A man who claims that the University of St. Thomas was negligent in its investigation of a sexual misconduct complaint against him has lost his case in U.S. District Court.
The judge found that the school owed the plaintiff a duty of reasonable care and did not breach that duty.
The plaintiff, known as John Doe was accused of sexual misconduct. He was never charged with a crime but the university, after conducting its Title IX-required investigation, suspended him and removed him from on-campus housing. He appealed the decision, lost, and transferred to another university and has no plans to re-enroll at St. Thomas.
Doe’s original lawsuit included six causes of action, but five were dismissed by Chief Judge John Tunheim in earlier proceedings — three counts of violation of Title IX, which prohibits colleges and universities from discriminating on the basis of sex, and common law claims for breach of contract and breach of the duty of good faith and fair dealing. (See “Lawsuit over disciplinary proceeding survives, barely,” Minnesota Lawyer, March 20, 2017.)
Tunheim dismissed the remaining count of negligence in a Feb. 21 order granting summary judgment to the university. The case is Doe v. University of St. Thomas, case no. 16-1127.
Duty of care
The case is new law. Although the concept of a duty of care is well-established, courts in Minnesota have not applied it to a challenge to a sexual assault investigation by a private college or university, Tunheim observed. “More broadly, using negligence to challenge such investigations is a relatively new and untested legal strategy in Minnesota,” the judge continued.
In the March 2017 order, Tunheim said the court was skeptical that the facts of the case would ultimately establish a duty of care, but gave the plaintiff the go-ahead to develop a record. He changed his mind, noting that there are analogous Minnesota Supreme Court and Court of Appeals cases.
In Abbariao v. Hamline Univ. Sch. of Law, a 1977 Supreme Court opinion, a student challenged his expulsion for poor grades and the court decided that the school did not act arbitrarily. In 2001, in Rollins v. Cardinal Stritch Univ., the Court of Appeals upheld a common law duty not to expel students in an arbitrary manner. “Although not based on negligence, the Court finds the cases sufficiently analogous to support finding a duty of reasonable care [in Doe],” Tunheim wrote.
The judge went on to say that universities are entitled to discretion in dealing with students but unfettered discretion is not appropriate.
“The issue, therefore, is not whether universities have the ability to discipline their students in ways that give rise to severe consequences. Instead, given the harm that can come from that discipline, and given the unique relationship between student and university, the question is whether a private university must use reasonable care before making disciplinary decisions. The Court today holds that they must.” (Emphasis by court.)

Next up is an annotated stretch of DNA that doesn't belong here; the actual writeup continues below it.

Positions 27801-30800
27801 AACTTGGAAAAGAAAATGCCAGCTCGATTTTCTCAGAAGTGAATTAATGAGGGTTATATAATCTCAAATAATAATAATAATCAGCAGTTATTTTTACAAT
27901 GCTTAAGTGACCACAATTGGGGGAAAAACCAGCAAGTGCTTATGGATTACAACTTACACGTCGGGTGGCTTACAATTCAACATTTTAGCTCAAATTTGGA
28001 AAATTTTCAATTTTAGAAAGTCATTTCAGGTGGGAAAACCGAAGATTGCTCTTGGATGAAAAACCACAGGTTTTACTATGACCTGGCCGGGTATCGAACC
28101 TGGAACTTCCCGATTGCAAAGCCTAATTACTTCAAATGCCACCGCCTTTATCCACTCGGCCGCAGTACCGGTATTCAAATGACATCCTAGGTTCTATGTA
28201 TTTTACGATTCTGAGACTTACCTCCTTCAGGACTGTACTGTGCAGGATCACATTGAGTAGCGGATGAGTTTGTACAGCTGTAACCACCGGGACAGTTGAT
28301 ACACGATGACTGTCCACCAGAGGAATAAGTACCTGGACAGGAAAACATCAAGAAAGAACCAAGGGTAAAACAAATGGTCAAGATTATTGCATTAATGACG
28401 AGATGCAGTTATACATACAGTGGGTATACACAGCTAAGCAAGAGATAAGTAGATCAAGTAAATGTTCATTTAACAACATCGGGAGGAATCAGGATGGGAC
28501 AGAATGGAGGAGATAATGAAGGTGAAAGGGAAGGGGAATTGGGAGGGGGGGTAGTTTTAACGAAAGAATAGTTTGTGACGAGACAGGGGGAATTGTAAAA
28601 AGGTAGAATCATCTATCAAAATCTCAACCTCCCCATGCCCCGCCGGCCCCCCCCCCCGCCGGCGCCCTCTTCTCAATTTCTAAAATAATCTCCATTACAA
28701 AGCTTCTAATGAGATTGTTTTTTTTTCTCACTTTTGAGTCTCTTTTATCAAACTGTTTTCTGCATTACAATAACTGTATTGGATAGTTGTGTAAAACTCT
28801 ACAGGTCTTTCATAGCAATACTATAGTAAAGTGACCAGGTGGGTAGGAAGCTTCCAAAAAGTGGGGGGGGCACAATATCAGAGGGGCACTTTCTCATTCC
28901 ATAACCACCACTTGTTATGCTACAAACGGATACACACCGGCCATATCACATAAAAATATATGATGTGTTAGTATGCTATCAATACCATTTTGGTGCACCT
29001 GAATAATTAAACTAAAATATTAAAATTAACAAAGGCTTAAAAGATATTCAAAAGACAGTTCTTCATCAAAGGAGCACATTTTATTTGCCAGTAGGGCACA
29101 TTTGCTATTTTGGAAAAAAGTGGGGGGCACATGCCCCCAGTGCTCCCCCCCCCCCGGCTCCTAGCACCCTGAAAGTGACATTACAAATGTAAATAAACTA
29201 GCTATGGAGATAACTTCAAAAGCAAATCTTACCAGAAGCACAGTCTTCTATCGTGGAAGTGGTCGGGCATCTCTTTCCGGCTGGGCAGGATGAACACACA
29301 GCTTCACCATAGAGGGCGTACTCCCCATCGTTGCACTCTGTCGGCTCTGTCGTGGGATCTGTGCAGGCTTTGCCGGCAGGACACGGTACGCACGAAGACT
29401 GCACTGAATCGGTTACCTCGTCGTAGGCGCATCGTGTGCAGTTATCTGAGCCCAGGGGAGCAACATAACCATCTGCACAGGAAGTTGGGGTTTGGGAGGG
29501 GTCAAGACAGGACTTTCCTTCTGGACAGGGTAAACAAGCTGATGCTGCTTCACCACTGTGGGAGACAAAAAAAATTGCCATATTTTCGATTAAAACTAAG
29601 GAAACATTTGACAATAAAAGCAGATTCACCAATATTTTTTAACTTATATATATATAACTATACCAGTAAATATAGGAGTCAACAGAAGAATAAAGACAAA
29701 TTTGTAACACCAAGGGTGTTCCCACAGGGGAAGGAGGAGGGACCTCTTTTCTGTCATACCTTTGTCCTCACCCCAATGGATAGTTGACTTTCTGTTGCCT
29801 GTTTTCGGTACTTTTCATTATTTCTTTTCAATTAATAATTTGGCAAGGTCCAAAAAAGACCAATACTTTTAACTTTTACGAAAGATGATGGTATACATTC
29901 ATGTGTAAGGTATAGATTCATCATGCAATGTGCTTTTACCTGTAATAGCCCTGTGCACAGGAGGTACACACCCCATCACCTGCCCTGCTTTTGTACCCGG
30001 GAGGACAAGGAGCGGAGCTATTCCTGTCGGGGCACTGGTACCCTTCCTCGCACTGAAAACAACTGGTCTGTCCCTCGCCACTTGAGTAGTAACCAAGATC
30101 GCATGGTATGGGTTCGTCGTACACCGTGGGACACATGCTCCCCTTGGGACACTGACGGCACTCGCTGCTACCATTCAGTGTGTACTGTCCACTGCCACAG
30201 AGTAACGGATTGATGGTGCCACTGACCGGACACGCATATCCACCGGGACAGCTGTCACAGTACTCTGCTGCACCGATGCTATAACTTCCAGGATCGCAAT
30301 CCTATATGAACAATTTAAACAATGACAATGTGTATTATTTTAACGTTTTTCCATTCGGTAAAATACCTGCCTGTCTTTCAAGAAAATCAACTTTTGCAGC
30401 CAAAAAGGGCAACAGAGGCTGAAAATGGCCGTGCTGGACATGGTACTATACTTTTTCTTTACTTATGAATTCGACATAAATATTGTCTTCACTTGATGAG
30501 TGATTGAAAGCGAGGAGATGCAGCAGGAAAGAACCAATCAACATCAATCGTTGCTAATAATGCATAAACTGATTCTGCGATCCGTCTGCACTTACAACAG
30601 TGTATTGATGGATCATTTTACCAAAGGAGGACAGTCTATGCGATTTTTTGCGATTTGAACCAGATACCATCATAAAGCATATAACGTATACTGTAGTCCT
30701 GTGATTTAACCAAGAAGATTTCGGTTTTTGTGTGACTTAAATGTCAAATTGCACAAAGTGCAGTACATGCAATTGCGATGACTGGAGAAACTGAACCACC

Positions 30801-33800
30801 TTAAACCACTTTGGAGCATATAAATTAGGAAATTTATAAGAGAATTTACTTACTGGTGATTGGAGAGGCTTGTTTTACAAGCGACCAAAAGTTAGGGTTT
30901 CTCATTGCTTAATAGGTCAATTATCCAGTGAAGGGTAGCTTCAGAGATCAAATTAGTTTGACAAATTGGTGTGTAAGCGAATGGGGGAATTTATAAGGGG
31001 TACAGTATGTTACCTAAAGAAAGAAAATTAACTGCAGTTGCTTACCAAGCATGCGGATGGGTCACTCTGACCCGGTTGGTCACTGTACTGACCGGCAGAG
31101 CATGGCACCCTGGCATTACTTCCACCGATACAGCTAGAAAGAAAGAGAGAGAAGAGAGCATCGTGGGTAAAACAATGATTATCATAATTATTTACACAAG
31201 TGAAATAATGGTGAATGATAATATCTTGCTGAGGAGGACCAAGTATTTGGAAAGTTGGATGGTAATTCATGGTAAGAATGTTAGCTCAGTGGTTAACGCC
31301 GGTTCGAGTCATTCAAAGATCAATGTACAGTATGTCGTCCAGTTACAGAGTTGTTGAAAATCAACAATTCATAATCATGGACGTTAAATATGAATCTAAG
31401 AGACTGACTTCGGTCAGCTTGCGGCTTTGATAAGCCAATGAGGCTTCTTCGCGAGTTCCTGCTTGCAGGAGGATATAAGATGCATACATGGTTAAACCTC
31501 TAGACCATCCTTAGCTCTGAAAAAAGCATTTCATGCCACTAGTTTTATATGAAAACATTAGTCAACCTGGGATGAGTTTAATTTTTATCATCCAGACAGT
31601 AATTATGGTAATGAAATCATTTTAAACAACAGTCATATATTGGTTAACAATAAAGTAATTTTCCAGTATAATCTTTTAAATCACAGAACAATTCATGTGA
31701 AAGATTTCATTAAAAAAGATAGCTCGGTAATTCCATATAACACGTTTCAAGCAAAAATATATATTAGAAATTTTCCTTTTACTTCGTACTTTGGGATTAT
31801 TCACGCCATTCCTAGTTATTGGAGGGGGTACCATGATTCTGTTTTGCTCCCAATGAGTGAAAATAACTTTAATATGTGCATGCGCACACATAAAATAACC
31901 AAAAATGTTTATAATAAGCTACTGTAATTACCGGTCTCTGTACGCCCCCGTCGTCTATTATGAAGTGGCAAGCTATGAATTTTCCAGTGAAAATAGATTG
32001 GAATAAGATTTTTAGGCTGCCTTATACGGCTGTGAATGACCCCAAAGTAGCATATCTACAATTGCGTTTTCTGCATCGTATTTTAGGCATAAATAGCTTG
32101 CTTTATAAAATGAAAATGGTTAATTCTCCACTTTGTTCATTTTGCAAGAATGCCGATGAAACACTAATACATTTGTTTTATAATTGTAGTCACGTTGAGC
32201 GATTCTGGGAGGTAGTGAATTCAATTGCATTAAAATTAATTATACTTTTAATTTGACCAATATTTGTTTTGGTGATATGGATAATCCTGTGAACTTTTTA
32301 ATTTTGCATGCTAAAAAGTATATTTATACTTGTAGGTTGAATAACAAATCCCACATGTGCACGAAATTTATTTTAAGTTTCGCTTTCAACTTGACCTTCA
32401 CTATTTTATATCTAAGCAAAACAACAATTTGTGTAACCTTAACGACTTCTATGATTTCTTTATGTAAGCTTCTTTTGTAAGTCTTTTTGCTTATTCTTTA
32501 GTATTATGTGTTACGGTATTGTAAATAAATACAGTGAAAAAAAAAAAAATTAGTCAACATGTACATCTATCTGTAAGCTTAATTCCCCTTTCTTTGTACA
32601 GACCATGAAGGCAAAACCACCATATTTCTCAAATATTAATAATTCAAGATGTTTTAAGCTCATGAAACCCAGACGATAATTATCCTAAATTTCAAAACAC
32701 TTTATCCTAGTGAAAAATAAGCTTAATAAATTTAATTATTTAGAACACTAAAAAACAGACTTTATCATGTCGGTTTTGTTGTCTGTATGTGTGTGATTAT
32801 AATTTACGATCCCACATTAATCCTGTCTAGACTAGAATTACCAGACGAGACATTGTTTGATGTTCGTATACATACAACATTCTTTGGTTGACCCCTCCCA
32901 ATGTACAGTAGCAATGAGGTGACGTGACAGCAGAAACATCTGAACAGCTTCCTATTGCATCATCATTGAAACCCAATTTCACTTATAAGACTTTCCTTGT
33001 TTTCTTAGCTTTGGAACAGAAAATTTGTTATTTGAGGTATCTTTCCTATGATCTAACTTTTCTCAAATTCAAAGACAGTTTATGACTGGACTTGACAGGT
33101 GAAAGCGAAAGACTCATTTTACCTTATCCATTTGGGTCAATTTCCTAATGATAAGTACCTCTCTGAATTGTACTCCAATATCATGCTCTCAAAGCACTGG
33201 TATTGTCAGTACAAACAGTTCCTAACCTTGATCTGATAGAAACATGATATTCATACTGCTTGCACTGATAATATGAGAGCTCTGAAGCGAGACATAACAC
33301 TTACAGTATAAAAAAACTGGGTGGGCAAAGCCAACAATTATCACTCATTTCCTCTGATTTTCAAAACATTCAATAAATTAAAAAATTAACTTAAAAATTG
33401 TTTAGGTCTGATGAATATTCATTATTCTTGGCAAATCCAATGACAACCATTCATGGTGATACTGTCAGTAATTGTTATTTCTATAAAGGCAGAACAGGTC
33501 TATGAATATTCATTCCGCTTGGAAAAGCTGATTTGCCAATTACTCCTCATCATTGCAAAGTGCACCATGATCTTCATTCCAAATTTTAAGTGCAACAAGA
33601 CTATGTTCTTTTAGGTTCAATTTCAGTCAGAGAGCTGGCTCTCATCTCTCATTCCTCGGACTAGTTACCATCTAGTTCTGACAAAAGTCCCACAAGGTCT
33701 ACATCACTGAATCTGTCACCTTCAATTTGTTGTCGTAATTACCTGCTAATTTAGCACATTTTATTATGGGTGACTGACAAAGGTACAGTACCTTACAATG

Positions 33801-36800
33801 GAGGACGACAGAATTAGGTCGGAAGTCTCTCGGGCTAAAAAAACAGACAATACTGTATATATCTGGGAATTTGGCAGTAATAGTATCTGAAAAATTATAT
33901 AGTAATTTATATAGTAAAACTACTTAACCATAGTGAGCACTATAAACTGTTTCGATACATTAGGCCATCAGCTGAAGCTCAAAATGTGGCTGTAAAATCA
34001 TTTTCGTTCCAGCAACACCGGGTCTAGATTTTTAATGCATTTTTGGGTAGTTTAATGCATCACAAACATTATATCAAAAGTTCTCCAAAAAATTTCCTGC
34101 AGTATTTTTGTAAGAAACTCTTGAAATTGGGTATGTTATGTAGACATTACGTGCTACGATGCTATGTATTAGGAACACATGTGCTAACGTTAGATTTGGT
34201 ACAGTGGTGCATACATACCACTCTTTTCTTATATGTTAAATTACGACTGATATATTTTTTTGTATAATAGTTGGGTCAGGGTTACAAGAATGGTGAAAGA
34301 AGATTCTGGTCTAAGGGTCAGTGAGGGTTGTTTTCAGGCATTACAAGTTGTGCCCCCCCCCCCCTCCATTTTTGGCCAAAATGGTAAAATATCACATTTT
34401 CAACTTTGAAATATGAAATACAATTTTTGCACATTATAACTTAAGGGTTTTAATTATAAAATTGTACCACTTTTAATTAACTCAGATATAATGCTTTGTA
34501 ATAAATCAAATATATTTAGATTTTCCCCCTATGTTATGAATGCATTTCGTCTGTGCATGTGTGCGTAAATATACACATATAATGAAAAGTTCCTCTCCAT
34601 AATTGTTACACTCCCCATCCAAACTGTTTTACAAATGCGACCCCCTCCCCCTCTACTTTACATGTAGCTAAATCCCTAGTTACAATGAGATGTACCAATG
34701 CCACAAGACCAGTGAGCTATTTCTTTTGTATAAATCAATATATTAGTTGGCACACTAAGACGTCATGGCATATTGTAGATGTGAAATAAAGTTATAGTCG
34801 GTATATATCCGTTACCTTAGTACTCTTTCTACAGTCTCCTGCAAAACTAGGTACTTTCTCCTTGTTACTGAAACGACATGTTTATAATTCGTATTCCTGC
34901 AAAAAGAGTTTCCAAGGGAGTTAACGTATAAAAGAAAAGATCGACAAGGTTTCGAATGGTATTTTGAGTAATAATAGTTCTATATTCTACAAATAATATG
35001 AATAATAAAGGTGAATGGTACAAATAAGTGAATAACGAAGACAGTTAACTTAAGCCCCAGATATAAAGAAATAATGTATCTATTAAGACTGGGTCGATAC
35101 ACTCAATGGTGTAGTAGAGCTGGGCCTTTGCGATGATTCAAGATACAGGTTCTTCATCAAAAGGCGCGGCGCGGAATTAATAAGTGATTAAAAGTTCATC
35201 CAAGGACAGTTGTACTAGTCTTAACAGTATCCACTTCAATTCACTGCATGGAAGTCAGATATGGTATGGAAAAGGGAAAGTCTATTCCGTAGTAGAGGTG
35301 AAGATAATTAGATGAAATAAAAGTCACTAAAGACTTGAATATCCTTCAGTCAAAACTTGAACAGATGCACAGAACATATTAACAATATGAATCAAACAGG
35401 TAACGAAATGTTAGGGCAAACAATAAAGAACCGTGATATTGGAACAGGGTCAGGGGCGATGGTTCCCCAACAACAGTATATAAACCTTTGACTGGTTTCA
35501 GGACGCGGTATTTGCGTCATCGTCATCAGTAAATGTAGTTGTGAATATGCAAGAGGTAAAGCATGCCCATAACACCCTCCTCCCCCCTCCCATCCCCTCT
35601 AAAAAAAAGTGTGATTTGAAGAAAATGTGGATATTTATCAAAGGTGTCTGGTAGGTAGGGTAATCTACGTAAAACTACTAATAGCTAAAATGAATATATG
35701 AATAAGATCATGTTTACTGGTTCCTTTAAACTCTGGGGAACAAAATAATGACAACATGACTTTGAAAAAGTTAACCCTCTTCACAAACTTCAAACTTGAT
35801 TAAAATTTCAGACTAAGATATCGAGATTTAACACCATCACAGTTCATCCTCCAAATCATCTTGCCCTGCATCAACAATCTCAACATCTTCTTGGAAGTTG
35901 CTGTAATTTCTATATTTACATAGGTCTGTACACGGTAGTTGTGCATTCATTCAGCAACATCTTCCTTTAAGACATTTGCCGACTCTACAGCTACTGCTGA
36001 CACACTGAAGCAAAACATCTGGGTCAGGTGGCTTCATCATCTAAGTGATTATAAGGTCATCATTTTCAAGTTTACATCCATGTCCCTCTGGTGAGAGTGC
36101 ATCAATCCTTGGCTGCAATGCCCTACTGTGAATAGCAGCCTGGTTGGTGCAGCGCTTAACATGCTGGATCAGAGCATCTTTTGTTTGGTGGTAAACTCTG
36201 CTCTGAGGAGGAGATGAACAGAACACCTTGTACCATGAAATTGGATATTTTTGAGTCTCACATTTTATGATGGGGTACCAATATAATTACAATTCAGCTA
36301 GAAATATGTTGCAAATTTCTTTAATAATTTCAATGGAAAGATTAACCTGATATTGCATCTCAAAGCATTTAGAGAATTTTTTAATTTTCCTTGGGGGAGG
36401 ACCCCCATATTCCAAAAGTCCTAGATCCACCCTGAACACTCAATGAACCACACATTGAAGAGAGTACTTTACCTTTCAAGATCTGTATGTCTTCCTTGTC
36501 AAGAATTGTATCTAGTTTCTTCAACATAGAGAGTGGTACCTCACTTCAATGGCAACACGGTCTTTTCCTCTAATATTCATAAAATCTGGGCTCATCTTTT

But the definition of reasonable care awaits a fact-specific decision based on individual circumstances, Tunheim continued. “[T]he fact that it may be difficult to establish ‘precise criteria’ by which to judge a defendant’s actions does not mean that the defendant owes others no duty,” he wrote.
Continuing, the court noted that the Minnesota Supreme Court has applied the arbitrary standard to academic violations, not student misconduct. “[W]hen the Supreme Court stated that ‘the requirements imposed by the common law on private universities parallel those imposed by the due process clause on public universities,’ it necessarily implied that something more than the arbitrary standard would apply to university disciplinary actions based on student misconduct. Certainly whether an investigation or decision was arbitrary will factor into a reasonable care analysis. But that a decision was non-arbitrary is insufficient, by itself, to establish reasonable care,” Tunheim wrote.
But Tunheim continued by finding that the school did not breach the duty of reasonable care. Doe argued that UST did not provide him a fair hearing because the individuals adjudicating and investigating were biased against men accused of sexual assault and also that procedural flaws amounted to a breach of the duty of reasonable care.
But Doe did not establish bias amounting to a breach of duty, Tunheim said. University administrators are entitled to a presumption of honesty and integrity unless actual bias can be proven, the judge continued. Where a plaintiff relies only on his or her belief that administrators acted with bias, the presumption is not overcome, Tunheim continued.
Doe provided no facts to show bias but relied on “bare platitudes” of bias such as indoctrination and a predetermined result, the court said. “Doe does not overcome the presumption of fairness that should be afforded to UST administrators. Instead, Doe would have the Court presume just the opposite, and hold that university training aimed at gaining a greater understanding of sexual violence, and which uses materials backed by research, presumptively biases administrators against accused males.” The Court refused to make such a presumption.
Similarly, Doe did not identify specific violations of policy or Title IX guidance that the school’s alleged improprieties violated or that demonstrated a breach of the duty of care. There were a couple of undesirable contacts among UST staff involved in the case but no breach of duty, Tunheim said.
“[N]o reasonable jury could decide that UST breached its duty of care,” he wrote.
Attorneys for the parties could not be reached for comment prior to deadline.